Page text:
Vampire Weekend Singer Tweeted Lyric From ‘Lemonade’ Five Years Ago
UPDATE (4/25): Vampire Weekend frontman Ezra Koenig has since offered a succinct timeline of how his altering a Yeah Yeah Yeahs lyric (and the subsequent tweeting of that line) led to a LEMONADE collaboration with Beyonce.
He explains that three years after tweeting “hold up...they don't love u like i love u,” he found himself in the studio with Diplo when Koenig started writing a hook around his “Maps” tweet. It included the line, “There’s no other God above you / What a wicked way to treat the man who loves you,” which was ultimately altered for Beyonce’s “Hold Up.”
While Koenig initially intended the track to be fully fleshed out as a Vampire Weekend song, he was eventually convinced to send it to Beyonce, who he says “100% made it her own.” Read his full explanation, and hear a snippet from the demo, below.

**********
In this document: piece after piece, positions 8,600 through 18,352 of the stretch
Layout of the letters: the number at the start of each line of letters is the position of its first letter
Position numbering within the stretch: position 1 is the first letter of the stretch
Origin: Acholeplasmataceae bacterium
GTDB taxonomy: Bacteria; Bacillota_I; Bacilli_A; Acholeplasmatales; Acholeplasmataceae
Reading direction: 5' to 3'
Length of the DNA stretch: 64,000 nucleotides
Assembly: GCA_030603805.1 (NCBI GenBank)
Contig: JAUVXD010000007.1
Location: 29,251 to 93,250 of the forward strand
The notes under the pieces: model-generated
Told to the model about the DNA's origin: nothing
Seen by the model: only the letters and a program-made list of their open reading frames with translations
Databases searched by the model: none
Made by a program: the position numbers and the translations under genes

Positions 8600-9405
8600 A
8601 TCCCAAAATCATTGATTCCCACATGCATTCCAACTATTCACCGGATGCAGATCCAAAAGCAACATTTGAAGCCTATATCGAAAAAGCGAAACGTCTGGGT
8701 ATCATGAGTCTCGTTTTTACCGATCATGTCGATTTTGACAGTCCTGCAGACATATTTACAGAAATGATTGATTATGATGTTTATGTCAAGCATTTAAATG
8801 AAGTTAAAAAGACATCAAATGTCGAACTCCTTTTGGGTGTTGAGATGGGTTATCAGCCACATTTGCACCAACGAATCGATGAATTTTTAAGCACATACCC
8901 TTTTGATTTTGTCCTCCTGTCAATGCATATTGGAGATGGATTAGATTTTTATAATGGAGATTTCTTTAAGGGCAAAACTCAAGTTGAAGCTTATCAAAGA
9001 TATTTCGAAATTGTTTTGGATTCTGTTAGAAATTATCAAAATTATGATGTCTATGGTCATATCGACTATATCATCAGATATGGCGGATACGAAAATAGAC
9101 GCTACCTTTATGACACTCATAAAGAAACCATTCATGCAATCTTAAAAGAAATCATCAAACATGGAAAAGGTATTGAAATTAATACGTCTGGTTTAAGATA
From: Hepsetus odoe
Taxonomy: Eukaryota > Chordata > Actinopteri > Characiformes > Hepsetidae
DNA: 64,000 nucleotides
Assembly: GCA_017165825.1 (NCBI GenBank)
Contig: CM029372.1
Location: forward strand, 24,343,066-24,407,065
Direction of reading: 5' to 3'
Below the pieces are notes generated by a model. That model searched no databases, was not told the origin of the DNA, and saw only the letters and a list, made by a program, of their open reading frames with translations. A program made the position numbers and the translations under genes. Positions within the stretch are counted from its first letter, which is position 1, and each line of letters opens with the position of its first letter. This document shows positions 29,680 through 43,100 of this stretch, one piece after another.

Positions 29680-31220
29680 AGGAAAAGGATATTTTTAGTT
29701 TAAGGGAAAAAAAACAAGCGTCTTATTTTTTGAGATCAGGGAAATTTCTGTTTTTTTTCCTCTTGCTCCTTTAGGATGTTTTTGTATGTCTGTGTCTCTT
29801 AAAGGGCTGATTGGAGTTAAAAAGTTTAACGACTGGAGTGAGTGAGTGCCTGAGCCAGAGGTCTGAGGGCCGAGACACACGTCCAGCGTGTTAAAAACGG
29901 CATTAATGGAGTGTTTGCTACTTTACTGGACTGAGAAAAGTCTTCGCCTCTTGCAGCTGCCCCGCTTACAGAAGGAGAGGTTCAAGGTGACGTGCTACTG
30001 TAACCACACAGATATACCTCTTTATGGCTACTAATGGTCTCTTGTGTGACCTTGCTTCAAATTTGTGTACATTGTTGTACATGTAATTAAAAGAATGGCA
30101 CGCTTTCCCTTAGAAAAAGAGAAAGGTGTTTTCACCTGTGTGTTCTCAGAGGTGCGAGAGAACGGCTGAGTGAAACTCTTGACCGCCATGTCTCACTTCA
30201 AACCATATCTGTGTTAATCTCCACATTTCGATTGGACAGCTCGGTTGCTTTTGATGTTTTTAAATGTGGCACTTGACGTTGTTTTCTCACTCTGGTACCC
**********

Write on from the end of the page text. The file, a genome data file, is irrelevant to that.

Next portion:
Five years ago, Vampire Weekend frontman Ezra Koenig tweeted, "Hold up... they don't love you like I love you." If you've watched/listened to Beyonce's Lemonade — and if you haven't, what's the holdup? — the line may sound familiar: Bey sings it word for word on the album's second track "Hold Up."
As pointed out by FADER, while the writing credits for the song includes the Yeah Yeah Yeahs — the indie-rock band whose 2003 hit "Maps" features the lyric "Wait, they don't love you like I love you," and likely inspired Koenig's original tweet — they also include Koenig as a collaborative writer and producer for "Hold Up."
On April 24, a day after the premiere of Lemonade, the singer-songwriter and guitarist referenced his October 21, 2011 tweet by replying to it with the second line of the chorus of Beyonce's track: "Slow down... They don't love you like I love you."
With the tweet serving as a public reminder of his five-year-old post, many began wondering if the artist had simply received a credit on "Hold Up" because Beyonce had utilized his microblog as fodder for her lyrics. But according to Koenig himself, "it's deeper than that."
In response to Mashable questioning the latter on Twitter, the musician implied that his involvement on the song may have been more collaborative than just acting as fleeting lyrical inspiration:
Fair enough, Ezra, fair enough.
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